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INDEPENDENT COUNTRY
Why Bush Will Lose
Conservatives have no reason to vote for him.

by James Leroy Wilson
October 21, 2004

Back and forth I go. I do not want George W. Bush to win this election. And I don’t want to give his thuggish radio-talk supporters, and whom Ilana Mercer calls Bush’s media “Stepford Sluts” the satisfaction.

But then there’s Kerry’s supporters. Who are they? People who hate George W. Bush. That’s it.

I suppose they don’t want to repeat the same “mistake” of nominating a George McGovern, an anti-war candidate, which is why Howard Dean was sandbagged early on. But in 1968, they nominated pro-war Hubert Humphrey, and what good did it do them? Because Democrats are lining up behind a pro-war candidate again, I have no sympathy for them. I want them to lose. They had a chance to be right on one thing, and they still screwed it up.

That’s what hatred for the sitting President can do. Bush and Nixon are similar. In all practical matters that affect most people’s lives, they are to the left of Jimmy Carter and Bill Clinton. Spend, spend, spend. Cave, cave, cave on every spending package. Nixon, like Reagan, at least had the excuse that he was working with a Democratic Congress. Bush doesn’t have that excuse.

In 2000, he came in promising to “change the tone” in Washington. Some of the early charges against him were off base. Main example, by refusing to sign the Kyoto Protocol, he was following the unanimous desire of the Senate. And you know that some things Clinton got away with, such as refusing to sign the international land-mine ban, would have provoked outrage against Bush.

But what has Bush done, with two years of complete Republican control, and two years near-complete (with a split in the Senate)? He has increased domestic spending at rates not seen since the Johnson administration. The old Leftist themes - farmers, schools, old people - got a response from Bush of, "Okay, how much?" He “protected” American jobs with tariffs on steel and lumber. When faced with McCain-Feingold, he signed the bill into law instead of vetoing it on First Amendment grounds. He has provided amnesty for illegal (largely Hispanic) immigrants. He has expanded a War on Obesity. He killed a pro-life Republican challenge to the liberal, pro-choice Sen. Arlen Spector of Pennsylvania, who’s in line to become chair of the judiciary committee, and has spent millions paying for abortions. He has even increased funding for the National Endowment for the Arts, something Clinton was aware was too hot to touch. He speaks as if all religions are equally good and essentially the same, when a more astute Christian politician would avoid public religious ceremonies of any kind as much as possible.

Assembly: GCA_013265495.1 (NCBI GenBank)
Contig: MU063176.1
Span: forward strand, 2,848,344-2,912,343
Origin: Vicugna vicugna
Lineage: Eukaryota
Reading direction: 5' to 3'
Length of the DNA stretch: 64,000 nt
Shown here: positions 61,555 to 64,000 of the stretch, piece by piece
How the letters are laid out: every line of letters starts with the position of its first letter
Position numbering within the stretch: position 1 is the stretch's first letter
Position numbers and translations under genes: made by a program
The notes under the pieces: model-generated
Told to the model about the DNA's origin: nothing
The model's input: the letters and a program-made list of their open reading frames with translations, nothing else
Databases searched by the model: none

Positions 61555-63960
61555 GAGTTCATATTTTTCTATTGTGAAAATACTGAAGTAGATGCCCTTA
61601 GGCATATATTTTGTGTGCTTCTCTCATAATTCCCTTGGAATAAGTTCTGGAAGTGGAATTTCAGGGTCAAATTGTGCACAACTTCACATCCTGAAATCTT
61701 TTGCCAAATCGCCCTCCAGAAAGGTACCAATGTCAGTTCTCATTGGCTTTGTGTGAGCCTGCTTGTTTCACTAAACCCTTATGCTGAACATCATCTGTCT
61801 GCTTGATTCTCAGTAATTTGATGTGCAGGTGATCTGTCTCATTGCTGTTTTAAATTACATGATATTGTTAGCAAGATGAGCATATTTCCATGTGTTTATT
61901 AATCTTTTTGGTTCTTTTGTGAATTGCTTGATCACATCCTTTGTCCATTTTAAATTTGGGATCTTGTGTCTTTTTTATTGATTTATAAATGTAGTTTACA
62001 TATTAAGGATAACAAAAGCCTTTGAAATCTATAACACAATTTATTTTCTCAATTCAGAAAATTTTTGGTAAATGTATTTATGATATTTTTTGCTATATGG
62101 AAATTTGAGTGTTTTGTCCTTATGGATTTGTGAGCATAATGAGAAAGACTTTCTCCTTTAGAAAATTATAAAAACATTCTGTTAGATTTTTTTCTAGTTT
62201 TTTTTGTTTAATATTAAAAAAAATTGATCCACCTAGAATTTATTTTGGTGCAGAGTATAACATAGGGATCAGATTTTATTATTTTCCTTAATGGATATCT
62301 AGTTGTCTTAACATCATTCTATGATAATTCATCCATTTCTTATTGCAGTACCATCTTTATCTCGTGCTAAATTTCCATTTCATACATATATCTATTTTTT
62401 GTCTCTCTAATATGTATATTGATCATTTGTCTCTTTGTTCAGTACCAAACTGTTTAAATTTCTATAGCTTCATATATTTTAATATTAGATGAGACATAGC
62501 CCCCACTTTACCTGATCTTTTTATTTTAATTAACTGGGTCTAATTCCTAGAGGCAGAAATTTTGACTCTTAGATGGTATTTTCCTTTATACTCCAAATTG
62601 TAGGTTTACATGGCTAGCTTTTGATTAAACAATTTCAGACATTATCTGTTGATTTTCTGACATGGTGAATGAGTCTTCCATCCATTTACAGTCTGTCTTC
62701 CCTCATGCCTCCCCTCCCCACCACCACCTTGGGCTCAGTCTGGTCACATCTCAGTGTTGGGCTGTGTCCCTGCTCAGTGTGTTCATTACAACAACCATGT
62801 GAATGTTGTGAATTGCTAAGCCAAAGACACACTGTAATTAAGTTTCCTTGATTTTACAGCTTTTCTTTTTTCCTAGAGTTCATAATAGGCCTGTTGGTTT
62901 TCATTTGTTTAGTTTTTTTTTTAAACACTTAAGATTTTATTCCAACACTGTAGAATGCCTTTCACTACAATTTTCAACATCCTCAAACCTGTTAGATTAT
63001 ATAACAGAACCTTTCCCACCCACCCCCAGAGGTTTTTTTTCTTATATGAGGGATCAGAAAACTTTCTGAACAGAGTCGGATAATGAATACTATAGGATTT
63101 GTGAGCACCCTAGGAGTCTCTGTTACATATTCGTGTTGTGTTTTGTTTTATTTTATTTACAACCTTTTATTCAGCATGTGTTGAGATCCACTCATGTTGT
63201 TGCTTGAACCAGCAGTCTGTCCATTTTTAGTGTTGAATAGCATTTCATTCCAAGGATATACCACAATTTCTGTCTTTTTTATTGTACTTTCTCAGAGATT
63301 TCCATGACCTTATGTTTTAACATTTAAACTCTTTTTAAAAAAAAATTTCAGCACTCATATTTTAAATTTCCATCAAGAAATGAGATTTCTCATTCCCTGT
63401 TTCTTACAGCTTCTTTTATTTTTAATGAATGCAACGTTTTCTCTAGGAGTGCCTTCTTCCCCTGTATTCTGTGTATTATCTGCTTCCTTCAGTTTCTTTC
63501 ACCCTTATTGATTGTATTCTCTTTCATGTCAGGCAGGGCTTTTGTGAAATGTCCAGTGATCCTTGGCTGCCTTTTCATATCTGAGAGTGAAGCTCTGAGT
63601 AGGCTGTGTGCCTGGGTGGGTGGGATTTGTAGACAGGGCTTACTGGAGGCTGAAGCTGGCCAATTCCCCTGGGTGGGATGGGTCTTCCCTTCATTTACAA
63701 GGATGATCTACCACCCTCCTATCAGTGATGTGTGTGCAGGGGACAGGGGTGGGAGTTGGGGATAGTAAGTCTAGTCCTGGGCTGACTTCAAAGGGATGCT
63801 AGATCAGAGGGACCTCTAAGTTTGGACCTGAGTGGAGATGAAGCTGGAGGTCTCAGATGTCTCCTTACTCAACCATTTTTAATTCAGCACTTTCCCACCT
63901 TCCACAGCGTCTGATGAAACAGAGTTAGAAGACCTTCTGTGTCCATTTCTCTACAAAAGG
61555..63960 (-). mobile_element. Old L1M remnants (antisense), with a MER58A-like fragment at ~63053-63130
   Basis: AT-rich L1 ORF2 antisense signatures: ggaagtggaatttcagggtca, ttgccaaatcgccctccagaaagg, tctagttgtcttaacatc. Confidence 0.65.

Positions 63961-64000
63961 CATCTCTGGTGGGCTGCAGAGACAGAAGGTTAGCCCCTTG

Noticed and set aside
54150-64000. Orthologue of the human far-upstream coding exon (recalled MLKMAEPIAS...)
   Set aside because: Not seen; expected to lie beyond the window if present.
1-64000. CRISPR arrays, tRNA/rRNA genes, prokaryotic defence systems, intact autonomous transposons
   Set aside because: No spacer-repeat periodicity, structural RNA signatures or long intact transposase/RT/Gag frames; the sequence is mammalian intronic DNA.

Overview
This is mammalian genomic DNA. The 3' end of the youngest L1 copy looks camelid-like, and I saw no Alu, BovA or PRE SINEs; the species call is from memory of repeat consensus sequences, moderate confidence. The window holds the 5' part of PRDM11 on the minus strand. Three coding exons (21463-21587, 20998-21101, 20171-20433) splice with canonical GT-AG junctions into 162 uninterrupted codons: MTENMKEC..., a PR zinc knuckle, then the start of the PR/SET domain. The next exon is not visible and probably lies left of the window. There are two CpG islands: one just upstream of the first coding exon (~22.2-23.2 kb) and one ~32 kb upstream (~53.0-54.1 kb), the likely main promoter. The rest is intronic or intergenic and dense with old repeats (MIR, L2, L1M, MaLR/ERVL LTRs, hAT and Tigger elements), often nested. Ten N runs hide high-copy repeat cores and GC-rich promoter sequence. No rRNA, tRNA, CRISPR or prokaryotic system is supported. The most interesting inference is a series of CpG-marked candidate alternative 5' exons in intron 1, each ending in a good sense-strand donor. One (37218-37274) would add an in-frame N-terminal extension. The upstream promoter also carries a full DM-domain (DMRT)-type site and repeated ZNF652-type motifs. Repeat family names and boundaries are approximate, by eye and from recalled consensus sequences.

And with each move, he has earned nothing but greater and greater scorn from the Left. Bush came in to “change the tone” and show us what “compassionate conservatism” is. He has been deathly afraid of the veto pen, and he is unafraid of deficit spending and ever-higher debt ceilings. Yet, the Left has convinced themselves that Bush is an extreme, anti-government capitalist. That’s a point Machiavelli made - the more you give the people, the more they resent you and demand more. In our history, FDR is the only exception to the rule

Four years ago, I had the sense that Bush would win the election and wrote my first article at the Partial Observer about it. Although I then considered myself a conservative, and now am a libertarian, I believe my analysis of what a Bush Presidency on the domestic front would lead us was essentially correct (although I did give Bush more credit for intelligence and competence than he deserved).

Bush’s crumbs to the libertarian and conservative base (miniscule tax rate cuts) were not enough. It was obvious that Bush had grand, expensive visions for America. Even on the rhetorical level, he hardly ever mocked Washington and the size of government. Those were not, and are not, his values. He doesn’t want Washington, D.C., to secure our lives, liberty, and property. Instead, he wants to improve our lives for us. Whether we want him to or not.

Call it what you will, but it is not conservative. Bush has alienated the GOP’s conservative base. With smaller, Constitutional government and an “America First” foreign policy as its political pillars, conservatives no longer have a voice, or a home, in the Republican Party. George Bush hasn’t given them a single reason to vote for him. Not one.

So what will happen this Election Day? In 2000, four million normally Republican “Christian conservatives” - overlapping but not the same as my“political” conservatives - did not vote at all. Apparently, they didn’t trust Bush. Karl Rove, Bush’s political strategist, has been determined to win them back.

I suppose there are two things left to exploit - abortion and homosexuality. I suppose the right mix of lies and exaggerations may get some of them back. But that’s hard to believe: if they didn’t vote for Bush in 2000 because of the abortion issue, why would they now?

Bush’s best hope is that the ignorant remain ignorant. That they hold to the belief that Saddam was behind 9-11, that “they hate us because we are free” and that the insurgents in Iraq are actually terrorists.

But I doubt that the number of votes he gains from the War on Terror will come close to the number of votes he’s lost.



About the Author:
James Leroy Wilson's article Two Third Parties can be found at LewRockwell.com. Also, he has a new weblog, Independent Country (www.independentcountry.blogspot.com).


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